Holidaymakers have been warned of the prospect of flight delays this week as the body in charge of much of the UK’s airspace banishes paper from its control centre as part of a £700 million transformation in the way Britain’s skies are governed.
Paper flight strips, used by air traffic controllers to document instructions given to pilots in the airspace sector they are managing, are being replaced this week by an electronic system called EXCDS in a historic move for the Swanwick base of Nats, the UK’s leading air traffic control provider.
The operation at Swanwick, responsible for all air traffic across 200,000 square miles in and out of London and the south-east - and handling some 1.8 million flights a year - is the culmination of months of planning between Nats, airports and airlines to ensure the switch is as smooth as possible.
Airlines have agreed to reduce airspace capacity to 80 per cent for the first 10 days, from Tuesday, then 90 per cent for the next 10, before returning to normal. Nats says this has the potential to cause flight delays at peak times of up to 20 minutes.
“According to the analytics we have run, for those flights that are delayed, and many flights will not be, it is around 20 minutes at those peak times,” explained Jamie Hutchison, director at Nats Swanwick. “For the following 10 days that halves to around 10 minutes, and after 20 days we return to full capacity.”
“This is really quite a significant change for the controllers - and change is always difficult - but broadly the feedback has been very positive because they see the benefits.”
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Nats has compared the potential disruption to that of closing down one lane of a motorway to allow for works.
The air traffic control provider has asked the Government for flexibility on usual limits on late night or early morning flights to help with the capacity reductions, meaning “there will be some impact on the communities around Heathrow and Gatwick who may hear flights earlier in the morning or later at night during the first ten days of transition”.
Hutchison says the shift to the electronic system provides the building blocks necessary to modernise an airspace structure largely untouched since the Fifties and increasingly under strain as more and more flights take to the skies.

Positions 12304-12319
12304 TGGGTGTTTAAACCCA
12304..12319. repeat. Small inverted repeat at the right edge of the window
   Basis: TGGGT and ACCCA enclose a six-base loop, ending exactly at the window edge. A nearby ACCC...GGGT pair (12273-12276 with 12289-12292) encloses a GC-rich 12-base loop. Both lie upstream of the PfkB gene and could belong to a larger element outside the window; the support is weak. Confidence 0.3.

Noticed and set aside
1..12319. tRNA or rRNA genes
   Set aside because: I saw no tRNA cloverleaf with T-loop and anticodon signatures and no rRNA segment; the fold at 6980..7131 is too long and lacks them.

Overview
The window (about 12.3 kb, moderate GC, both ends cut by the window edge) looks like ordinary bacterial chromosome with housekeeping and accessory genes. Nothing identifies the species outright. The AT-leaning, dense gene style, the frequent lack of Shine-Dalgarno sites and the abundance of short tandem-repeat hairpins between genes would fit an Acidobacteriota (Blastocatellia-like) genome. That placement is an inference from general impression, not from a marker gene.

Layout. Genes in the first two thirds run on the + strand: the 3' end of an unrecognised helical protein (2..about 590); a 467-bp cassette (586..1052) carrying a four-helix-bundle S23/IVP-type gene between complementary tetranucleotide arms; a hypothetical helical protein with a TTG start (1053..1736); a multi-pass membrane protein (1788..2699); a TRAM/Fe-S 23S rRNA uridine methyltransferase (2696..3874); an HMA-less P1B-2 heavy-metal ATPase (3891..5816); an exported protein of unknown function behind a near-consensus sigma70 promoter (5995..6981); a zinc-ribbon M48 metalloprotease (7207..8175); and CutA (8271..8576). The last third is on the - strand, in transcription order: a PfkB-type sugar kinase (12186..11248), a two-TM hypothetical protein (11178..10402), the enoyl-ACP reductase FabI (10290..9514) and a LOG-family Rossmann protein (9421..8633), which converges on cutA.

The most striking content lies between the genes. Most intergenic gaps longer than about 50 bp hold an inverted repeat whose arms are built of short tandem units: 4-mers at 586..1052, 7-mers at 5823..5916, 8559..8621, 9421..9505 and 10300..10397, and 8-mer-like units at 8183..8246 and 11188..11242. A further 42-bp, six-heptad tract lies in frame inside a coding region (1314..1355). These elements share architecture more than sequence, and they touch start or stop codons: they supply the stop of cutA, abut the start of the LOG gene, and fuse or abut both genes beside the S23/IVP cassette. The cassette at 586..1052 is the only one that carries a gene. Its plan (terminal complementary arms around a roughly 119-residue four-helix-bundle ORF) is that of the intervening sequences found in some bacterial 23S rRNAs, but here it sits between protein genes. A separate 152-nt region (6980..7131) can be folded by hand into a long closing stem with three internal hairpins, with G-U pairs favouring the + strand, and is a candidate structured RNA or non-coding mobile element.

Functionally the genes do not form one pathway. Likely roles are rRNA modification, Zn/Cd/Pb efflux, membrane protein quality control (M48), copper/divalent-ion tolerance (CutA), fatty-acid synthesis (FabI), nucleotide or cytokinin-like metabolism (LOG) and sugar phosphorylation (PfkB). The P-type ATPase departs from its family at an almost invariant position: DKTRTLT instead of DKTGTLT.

The transition from paper to digital has several effects on the control room at Swanwick. It will be a lot quieter as the clack of moving around the plastic housing of the paper flight strips disappears, nor will printers producing the strips be whirring. It also reduces the need for controllers to telephone their colleagues managing adjacent sectors of the movements of an aircraft, as all information will be transferred electronically.
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Nats says one of the key safety benefits of the new system will be the alerts that sound should a pilot input an altitude into an aircraft cockpit that does not tally with that instructed by the air traffic controller - known in the business as a “level bust”.
“Safety is in every controller’s DNA, and they can see the benefit of the new system,” said Hutchison, adding that each controller - of which Swanwick has 285 - has undergone up to nine days of training to work with EXCDS.
“Air space is becoming increasingly strained and the new system reduces controller workload from the point of view that information is being electronically carried forward from one sector to the next. That creates a bit more thinking time for controllers which can translate to capacity.”
This week’s transition covers the approaches of both Heathrow and Gatwick, the UK’s two busiest airports, and promises to be the largest - and third - of five carried out by Nats. Last November the system governing the air space north of London was switched successfully.
The Department for Transport is in agreement with Nats that the UK airspace needs to be modernised to prevent larger and more frequent delays in the future.